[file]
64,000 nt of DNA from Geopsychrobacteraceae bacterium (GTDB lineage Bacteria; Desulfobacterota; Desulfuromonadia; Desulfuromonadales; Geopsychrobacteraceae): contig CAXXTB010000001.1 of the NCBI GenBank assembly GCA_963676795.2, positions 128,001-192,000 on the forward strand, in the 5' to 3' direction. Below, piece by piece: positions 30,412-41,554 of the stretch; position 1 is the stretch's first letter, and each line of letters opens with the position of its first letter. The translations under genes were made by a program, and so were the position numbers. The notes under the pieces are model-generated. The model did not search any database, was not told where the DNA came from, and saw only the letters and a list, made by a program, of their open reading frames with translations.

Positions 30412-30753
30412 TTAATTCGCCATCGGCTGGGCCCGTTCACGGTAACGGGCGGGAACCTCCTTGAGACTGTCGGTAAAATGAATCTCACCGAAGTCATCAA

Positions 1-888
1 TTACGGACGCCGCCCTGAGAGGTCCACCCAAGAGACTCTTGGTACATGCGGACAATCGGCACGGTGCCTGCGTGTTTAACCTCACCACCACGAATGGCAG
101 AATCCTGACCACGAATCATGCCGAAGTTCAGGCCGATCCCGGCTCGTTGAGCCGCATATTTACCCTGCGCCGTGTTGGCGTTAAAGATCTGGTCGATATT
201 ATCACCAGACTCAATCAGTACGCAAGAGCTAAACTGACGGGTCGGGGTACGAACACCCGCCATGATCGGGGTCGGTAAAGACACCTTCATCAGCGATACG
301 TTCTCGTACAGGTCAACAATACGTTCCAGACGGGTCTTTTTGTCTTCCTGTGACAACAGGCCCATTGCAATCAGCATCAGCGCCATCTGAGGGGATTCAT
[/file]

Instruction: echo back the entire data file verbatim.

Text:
64,000 nt of DNA from Geopsychrobacteraceae bacterium (GTDB lineage Bacteria; Desulfobacterota; Desulfuromonadia; Desulfuromonadales; Geopsychrobacteraceae): contig CAXXTB010000001.1 of the NCBI GenBank assembly GCA_963676795.2, positions 128,001-192,000 on the forward strand, in the 5' to 3' direction. Below, piece by piece: positions 30,412-41,554 of the stretch; position 1 is the stretch's first letter, and each line of letters opens with the position of its first letter. The translations under genes were made by a program, and so were the position numbers. The notes under the pieces are model-generated. The model did not search any database, was not told where the DNA came from, and saw only the letters and a list, made by a program, of their open reading frames with translations.

Positions 30412-30753
30412 TTAATTCGCCATCGGCTGGGCCCGTTCACGGTAACGGGCGGGAACCTCCTTGAGACTGTCGGTAAAATGAATCTCACCGAAGTCATCAA

Positions 1-888
1 TTACGGACGCCGCCCTGAGAGGTCCACCCAAGAGACTCTTGGTACATGCGGACAATCGGCACGGTGCCTGCGTGTTTAACCTCACCACCACGAATGGCAG
101 AATCCTGACCACGAATCATGCCGAAGTTCAGGCCGATCCCGGCTCGTTGAGCCGCATATTTACCCTGCGCCGTGTTGGCGTTAAAGATCTGGTCGATATT
201 ATCACCAGACTCAATCAGTACGCAAGAGCTAAACTGACGGGTCGGGGTACGAACACCCGCCATGATCGGGGTCGGTAAAGACACCTTCATCAGCGATACG
301 TTCTCGTACAGGTCAACAATACGTTCCAGACGGGTCTTTTTGTCTTCCTGTGACAACAGGCCCATTGCAATCAGCATCAGCGCCATCTGAGGGGATTCAT